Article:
Bristol Myers joins AstraZeneca, Merck in touting positive lung cancer drug use around surgery

It’s not a proper market showdown without all the players. And in the perioperative treatment of early-stage, non-small cell lung cancer with a PD-1/L1 inhibitor, the field is quickly taking shape.

Compared with using chemotherapy alone before surgery, adding Bristol Myers Squibb’s Opdivo—both before and after surgery—significantly reduced the risk of tumor recurrence, progression or death in patients with early-stage NSCLC, the company said Friday. The patients had resectable cancers ranging from stages 2 to 3b.

The positive readout from the phase 3 CheckMate-77T trial puts Bristol on a collision course with fellow anti-PD-1/L1 drug developers AstraZeneca and Merck & Co., which have recently trumpeted their own data in this perioperative NSCLC setting.

All the datasets in early-stage NSCLC have prompted doctors to voice concerns about a “messy” situation, where treatment choices are difficult to make. Besides which agent to pick, a key debate focuses on whether a PD-1/L1 inhibitor is necessary both before and after surgery, or if just one treatment period is enough.

While no trial so far can directly answer that question, CheckMate-77T may offer some clarity.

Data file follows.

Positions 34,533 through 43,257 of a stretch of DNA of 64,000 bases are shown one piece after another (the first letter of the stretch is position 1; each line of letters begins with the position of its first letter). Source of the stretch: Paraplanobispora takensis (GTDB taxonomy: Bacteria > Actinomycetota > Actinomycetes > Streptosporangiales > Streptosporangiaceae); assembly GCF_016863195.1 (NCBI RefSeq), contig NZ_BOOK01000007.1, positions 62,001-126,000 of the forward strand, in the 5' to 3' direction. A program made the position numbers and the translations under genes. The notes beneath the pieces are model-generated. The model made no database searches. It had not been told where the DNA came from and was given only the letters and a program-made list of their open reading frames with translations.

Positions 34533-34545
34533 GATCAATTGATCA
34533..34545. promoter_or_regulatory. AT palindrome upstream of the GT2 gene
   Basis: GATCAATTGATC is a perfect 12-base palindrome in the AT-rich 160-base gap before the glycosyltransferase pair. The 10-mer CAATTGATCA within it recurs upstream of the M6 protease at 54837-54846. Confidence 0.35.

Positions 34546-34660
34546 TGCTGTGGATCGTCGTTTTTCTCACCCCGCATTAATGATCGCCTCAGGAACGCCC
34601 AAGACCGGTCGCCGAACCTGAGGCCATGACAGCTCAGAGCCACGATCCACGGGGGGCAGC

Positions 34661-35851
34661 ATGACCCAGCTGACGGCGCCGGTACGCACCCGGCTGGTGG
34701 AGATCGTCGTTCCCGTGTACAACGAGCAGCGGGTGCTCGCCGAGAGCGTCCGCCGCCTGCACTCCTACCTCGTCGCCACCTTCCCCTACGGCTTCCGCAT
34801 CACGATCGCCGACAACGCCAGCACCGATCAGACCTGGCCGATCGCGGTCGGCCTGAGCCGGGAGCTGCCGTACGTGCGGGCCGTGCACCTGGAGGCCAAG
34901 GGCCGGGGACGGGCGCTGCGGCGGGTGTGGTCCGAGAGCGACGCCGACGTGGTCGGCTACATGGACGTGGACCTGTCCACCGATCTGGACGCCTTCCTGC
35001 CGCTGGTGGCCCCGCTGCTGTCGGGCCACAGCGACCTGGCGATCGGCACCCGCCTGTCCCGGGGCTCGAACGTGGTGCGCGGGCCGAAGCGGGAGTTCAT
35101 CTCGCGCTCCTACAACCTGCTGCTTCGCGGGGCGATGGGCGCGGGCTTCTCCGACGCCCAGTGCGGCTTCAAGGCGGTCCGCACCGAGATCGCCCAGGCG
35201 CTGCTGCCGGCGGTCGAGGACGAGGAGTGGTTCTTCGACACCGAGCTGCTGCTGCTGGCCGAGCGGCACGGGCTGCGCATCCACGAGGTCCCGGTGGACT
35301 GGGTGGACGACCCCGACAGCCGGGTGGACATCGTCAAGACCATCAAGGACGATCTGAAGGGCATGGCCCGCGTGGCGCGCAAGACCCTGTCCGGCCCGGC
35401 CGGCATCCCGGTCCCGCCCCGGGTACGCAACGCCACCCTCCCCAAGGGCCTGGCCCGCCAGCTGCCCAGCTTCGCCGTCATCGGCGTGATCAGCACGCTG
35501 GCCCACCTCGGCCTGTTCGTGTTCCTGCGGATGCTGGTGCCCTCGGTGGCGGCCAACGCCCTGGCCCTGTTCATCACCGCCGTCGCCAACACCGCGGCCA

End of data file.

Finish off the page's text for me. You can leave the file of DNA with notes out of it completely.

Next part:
Before CheckMate-77T, Opdivo last year already won the FDA’s approval as a neoadjuvant therapy used before surgery based on data from the CheckMate-816 trial. There, Opdivo’s addition to chemo reduced the risk of disease recurrence, progression or death by 37%.

With CheckMate-77T, BMS tested Opdivo after surgery as well in the adjuvant setting. So, if the magnitude of improvement in event-free survival is larger than in CheckMate-816, it may suggest that adjuvant treatment is beneficial on top of neoadjuvant therapy.

Still, that cross-trial comparison should be made with caution. For one thing, CheckMate-816 randomized patients with stage 1b to 3a disease, whereas the 77T study enrolled in stages 2 to 3b.

CheckMate-77T will also give industry watchers a chance to compare Opdivo with Merck’s Keytruda and AstraZeneca’s Imfinzi in the same perioperative setting.

Previously, Keytruda showed a 42% event-free survival benefit in the Keynote-671 trial, and Imfinzi pulled off a 32% improvement in the AEGEAN trial after a shorter follow-up time. All three studies enrolled stage 2 to 3b patients.

Like the other two competitor trials, CheckMate-77T remains ongoing to assess whether the Opdivo regimen can extend patients’ lives. At an interim analysis of Keynote-671, perioperative Keytruda cut the risk of death by 27%, which hasn’t met statistical significance.

In a three-year follow-up of CheckMate-618, neoadjuvant Opdivo showed an overall survival improvement of 38%, which also remained immature at the time of analysis.

Meanwhile, Roche is looking to join the perioperative NSCLC game with Tecentriq. The PD-L1 inhibitor got the class’s first adjuvant NSCLC nod in 2021, only to be outshone by Keytruda with a broader label this January.

Roche is testing Tecentriq in a similar neoadjuvant-plus-adjuvant setting in the Impower-030 trial, with a delayed readout now expected in 2024.